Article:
Finally, we can see the sunlight at the end of the tunnel! Through the frigid winter, our only warmth was the love and joy of celebrating the holiday season with our friends and family. In regards to winter storms, it seems that this winter was full of promise and disappointment, with more threats then actual inches of snow. But finally, it seems Punxsutawney Phil’s prophecy will be fulfilled: next Wednesday, March 20, 2013 will be the first day of spring!
The season of spring is filled with many things that bring us happiness and hope. The joy of seeing your favorite baseball team in the warm southern sun brings anticipation of their return home and the national past time paving the way for summer. The snow begins to melt, trees begin to bloom and flowers blossom, bringing beauty to the world. Outdoor activities are organized, allowing us to experience the fresh air. These are just a few of the reasons to enjoy the coming of spring.
With so much to celebrate and appreciate in the coming weeks, there is no need for any excess worry and no need to lose track of time. Why not eliminate these two problems with one solution by installing Sapling’s wireless clock systems. Similarly to the way spring brings optimism to our lives, as does Sapling’s wireless clock system’s ability to bring confidence and efficiency to our daily business operations.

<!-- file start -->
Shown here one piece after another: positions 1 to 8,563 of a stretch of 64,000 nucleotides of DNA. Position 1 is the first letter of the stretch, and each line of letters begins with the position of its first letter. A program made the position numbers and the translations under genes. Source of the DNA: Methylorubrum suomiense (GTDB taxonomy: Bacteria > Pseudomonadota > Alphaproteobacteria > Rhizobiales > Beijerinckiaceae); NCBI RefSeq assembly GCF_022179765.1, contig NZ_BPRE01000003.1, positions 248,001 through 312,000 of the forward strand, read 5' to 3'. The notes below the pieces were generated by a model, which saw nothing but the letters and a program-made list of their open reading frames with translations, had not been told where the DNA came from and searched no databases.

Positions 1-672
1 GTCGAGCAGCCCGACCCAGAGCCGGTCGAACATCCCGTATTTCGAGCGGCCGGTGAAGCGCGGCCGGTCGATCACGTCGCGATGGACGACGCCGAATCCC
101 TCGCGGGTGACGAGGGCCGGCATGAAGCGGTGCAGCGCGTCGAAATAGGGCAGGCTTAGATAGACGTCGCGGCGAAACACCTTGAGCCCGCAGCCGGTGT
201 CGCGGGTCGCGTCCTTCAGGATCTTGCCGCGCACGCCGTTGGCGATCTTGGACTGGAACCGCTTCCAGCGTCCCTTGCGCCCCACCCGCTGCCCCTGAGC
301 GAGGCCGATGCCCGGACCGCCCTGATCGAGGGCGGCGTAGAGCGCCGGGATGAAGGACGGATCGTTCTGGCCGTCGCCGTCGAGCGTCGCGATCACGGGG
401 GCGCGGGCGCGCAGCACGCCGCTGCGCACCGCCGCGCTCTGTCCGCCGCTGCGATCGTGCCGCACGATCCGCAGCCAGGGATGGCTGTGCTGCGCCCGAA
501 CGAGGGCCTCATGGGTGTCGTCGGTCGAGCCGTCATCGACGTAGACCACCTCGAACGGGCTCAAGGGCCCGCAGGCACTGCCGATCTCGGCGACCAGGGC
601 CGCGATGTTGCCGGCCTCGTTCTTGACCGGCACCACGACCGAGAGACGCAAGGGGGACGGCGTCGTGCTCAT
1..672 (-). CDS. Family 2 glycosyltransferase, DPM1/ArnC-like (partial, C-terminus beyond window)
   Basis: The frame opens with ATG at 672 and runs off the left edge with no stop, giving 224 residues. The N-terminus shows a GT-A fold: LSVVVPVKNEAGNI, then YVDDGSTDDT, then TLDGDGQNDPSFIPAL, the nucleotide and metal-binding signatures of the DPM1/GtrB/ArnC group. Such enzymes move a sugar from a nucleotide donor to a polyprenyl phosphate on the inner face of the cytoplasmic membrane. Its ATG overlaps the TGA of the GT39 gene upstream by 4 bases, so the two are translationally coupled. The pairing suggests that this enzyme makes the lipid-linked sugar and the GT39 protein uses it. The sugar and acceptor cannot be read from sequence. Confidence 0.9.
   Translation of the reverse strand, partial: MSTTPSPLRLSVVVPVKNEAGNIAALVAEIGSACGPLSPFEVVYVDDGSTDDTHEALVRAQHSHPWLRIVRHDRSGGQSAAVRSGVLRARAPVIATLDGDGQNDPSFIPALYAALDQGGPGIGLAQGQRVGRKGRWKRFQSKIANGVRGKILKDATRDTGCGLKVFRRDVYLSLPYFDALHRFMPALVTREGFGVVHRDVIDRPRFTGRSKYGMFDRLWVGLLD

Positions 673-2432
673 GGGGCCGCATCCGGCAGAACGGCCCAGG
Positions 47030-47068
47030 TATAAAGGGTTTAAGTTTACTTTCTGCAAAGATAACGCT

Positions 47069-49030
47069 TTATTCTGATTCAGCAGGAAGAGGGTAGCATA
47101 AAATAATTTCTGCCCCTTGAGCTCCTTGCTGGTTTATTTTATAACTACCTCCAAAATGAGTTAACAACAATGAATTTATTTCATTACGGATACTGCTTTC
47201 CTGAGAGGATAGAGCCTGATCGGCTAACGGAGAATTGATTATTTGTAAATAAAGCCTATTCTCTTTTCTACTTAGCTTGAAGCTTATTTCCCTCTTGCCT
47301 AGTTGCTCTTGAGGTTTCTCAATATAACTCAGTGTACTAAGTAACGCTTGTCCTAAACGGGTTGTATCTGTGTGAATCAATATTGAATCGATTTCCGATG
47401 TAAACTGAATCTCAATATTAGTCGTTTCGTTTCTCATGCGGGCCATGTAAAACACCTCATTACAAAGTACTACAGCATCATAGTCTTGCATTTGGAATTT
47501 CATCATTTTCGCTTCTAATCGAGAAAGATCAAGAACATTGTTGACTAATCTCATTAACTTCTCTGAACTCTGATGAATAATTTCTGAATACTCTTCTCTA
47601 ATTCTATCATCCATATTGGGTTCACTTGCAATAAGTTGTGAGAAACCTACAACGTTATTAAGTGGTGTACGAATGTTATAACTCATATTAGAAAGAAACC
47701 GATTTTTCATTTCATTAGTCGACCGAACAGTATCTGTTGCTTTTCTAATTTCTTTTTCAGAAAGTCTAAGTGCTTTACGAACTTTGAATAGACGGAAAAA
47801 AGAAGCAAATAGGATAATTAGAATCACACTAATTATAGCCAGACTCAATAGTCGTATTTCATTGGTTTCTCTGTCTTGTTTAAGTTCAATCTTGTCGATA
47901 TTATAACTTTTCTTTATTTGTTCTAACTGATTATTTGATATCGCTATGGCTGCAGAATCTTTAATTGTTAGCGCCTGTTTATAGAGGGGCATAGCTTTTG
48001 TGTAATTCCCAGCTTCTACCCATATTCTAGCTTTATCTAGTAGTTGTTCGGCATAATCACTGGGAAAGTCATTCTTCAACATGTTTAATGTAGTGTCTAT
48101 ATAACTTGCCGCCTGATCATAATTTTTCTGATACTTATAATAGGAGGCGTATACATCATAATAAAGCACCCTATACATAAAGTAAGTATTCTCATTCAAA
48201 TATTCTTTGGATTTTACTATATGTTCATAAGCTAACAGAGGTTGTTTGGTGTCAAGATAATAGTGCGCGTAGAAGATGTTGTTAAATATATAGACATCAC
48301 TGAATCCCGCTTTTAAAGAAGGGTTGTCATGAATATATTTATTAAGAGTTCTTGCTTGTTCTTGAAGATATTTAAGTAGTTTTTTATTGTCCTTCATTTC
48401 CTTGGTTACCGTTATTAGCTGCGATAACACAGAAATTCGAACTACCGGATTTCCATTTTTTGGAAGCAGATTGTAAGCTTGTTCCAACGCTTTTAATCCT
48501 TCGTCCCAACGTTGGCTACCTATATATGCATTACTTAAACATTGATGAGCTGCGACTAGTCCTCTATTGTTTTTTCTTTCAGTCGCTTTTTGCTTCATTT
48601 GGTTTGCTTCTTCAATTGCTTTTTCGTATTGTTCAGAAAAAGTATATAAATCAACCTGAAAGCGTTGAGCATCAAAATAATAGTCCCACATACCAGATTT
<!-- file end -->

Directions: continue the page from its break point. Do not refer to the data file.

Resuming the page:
Within Sapling’s wireless clock system, there are many parts that collectively operate which allow the each clock within the system to display the most accurate time possible. Sapling’s wireless clock system includes a master clock and many secondary clocks, all working together to provide accurate time within any given facility.
The master clock is the head of the operation, sending out the time signal for the clocks to receive. Sapling’s master clock, which can receive time from an (S)NTP server or a GPS satellite, sends out the time and can be programmed to ring bells in a school, turn on/off lights throughout an office, etc.
Part of the Sapling’s wireless clock system advantage is that each clock acts as a transceiver. This means that the clocks can receive and retransmit the time signal to neighboring clocks, thus maximizing the strength and distances of the signal. The secondary clocks act as the transceiver, receiving and sending the signal to each other, making the signal stronger and ensuring that each clock is displaying the correct time.
Relish the coming of spring! Don’t feel the aggravation to ‘spring forward’ your own clocks or be on schedule! This is the time of year to go outside and lose track of time. Let us keep it for you!